Then he said to them, “My soul is overwhelmed with sorrow to the point of death. Stay here and keep watch with me” (Matthew 26:38, NIV)
It was a mild August day when Amelia climbed into the passenger seat of her car. She and her husband were headed to the beach to celebrate her promotion. “We’d only been married five months at that point. We were newlyweds, and I was still learning so much about him.”
But Amelia and her husband never made it to the beach that day. Instead, they were hit by a drunk driver who crossed into their lane. He hit their car head-on.
Amelia’s husband was killed on impact, and she was left with life-threatening injuries. She had broken her back in two places, needed stitches in her face, and had a serious concussion.
Her body healed, but her spirit felt broken. “Everyone told me to just forgive the other driver. I got a lot of pressure to move on from other people. One person told me if I didn’t forgive, I was worse than the drunk driver.”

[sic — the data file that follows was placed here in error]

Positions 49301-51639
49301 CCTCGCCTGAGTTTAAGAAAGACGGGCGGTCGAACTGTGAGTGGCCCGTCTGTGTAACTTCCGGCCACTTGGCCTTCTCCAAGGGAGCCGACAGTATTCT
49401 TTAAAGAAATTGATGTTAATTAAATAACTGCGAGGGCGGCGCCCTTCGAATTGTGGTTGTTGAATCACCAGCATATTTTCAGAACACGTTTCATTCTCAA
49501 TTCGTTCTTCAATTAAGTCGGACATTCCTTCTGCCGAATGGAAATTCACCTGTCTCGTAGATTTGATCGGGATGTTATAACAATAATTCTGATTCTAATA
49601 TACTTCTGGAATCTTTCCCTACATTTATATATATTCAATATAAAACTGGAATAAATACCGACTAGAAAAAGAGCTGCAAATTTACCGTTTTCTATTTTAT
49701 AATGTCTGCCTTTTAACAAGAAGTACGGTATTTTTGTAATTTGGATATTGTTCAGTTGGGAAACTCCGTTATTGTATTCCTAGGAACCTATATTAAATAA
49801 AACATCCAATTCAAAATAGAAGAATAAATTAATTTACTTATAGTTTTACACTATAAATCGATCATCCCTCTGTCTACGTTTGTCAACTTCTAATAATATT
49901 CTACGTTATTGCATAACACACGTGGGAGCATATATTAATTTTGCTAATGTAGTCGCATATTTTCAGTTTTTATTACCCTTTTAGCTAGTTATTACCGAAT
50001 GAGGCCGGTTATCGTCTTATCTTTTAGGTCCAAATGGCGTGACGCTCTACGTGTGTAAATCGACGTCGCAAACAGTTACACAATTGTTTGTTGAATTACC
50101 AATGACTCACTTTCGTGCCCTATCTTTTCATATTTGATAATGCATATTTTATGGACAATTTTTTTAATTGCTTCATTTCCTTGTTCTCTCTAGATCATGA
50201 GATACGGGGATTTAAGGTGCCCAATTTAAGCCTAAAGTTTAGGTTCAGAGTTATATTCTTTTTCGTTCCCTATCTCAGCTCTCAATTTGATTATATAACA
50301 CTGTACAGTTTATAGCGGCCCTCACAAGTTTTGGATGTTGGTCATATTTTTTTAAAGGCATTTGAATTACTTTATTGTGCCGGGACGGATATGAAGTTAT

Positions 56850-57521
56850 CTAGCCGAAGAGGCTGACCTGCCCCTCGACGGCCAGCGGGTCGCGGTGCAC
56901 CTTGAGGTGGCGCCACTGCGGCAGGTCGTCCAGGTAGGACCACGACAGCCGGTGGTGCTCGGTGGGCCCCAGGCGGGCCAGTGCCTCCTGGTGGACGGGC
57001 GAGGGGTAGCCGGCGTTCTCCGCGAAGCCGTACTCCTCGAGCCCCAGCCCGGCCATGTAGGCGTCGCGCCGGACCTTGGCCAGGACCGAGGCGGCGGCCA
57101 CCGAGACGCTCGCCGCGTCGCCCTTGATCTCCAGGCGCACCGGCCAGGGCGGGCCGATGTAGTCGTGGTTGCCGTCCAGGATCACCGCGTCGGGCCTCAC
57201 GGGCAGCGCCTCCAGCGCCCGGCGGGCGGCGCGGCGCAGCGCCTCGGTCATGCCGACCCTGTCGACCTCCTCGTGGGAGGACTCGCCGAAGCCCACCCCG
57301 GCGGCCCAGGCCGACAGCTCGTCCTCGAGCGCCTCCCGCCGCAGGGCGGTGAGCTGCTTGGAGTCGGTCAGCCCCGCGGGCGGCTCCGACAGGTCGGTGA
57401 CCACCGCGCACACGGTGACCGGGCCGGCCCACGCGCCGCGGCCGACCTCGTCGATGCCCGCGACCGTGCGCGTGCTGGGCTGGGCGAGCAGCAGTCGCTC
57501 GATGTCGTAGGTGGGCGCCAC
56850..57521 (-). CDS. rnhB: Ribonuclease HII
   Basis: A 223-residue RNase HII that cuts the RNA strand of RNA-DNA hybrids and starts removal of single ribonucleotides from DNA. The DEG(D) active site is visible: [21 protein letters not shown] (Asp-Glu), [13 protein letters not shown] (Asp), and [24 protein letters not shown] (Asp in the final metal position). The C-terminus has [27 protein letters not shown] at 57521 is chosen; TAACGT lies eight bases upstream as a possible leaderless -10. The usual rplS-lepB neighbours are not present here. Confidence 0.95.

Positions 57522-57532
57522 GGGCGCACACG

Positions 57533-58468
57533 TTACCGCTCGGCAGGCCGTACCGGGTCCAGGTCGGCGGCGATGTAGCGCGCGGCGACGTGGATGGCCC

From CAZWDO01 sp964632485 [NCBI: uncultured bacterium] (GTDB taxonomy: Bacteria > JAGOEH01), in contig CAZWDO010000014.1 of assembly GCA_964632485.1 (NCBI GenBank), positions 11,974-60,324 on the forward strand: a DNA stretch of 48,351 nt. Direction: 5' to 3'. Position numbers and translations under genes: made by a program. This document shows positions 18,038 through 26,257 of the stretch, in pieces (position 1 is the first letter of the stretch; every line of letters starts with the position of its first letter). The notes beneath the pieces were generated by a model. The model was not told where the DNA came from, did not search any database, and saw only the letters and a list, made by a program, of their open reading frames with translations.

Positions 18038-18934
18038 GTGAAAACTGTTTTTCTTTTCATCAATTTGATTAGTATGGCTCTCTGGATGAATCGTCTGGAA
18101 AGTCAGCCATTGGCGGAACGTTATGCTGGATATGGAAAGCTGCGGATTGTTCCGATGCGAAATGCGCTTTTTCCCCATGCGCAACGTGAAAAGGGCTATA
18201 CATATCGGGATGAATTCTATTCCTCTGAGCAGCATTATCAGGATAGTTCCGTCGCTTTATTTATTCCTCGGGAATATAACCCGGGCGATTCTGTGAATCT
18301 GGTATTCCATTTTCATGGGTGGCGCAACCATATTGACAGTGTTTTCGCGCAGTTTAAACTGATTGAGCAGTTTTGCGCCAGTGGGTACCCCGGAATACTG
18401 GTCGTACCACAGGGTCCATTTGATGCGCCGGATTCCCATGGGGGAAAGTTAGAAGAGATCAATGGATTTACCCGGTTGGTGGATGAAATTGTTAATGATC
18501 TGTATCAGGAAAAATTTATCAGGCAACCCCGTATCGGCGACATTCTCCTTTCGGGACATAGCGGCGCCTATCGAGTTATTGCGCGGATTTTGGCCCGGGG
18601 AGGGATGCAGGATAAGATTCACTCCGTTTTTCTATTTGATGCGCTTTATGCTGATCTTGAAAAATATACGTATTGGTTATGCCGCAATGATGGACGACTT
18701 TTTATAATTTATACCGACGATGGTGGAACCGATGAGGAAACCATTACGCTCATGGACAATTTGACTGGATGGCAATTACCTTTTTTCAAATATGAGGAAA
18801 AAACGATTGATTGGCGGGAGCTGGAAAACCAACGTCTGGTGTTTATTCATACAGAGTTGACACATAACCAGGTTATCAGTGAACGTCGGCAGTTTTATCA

Then came the day Mary showed up in Amelia’s hospital room. She was a widow from a local church who often reaches out to other widows.
Amelia shared her story, crying through parts of it. “How am I supposed to forgive?” She whispered.
Mary squeezed the woman’s shoulder. “Right now, your only job is to grieve. You need to process what you’re feeling. All the sadness, rage, and pain. Let it come.”
Sometimes, it can be tempting to tell someone going through an injustice to “just forgive” but that advice can stunt the grieving process.
“It only compounds loss,” Mary explains. “So now, we have someone who’s grieving, and they feel this guilt and sense of isolation added to it. Many people don’t realize this, but Jesus grieved in the Garden of Gethsemane. Grieving is an important part of the healing process.”
God, help me grieve with those who grieve. Let me be a loyal friend who welcomes the broken into Your presence. In Jesus’ name, Amen.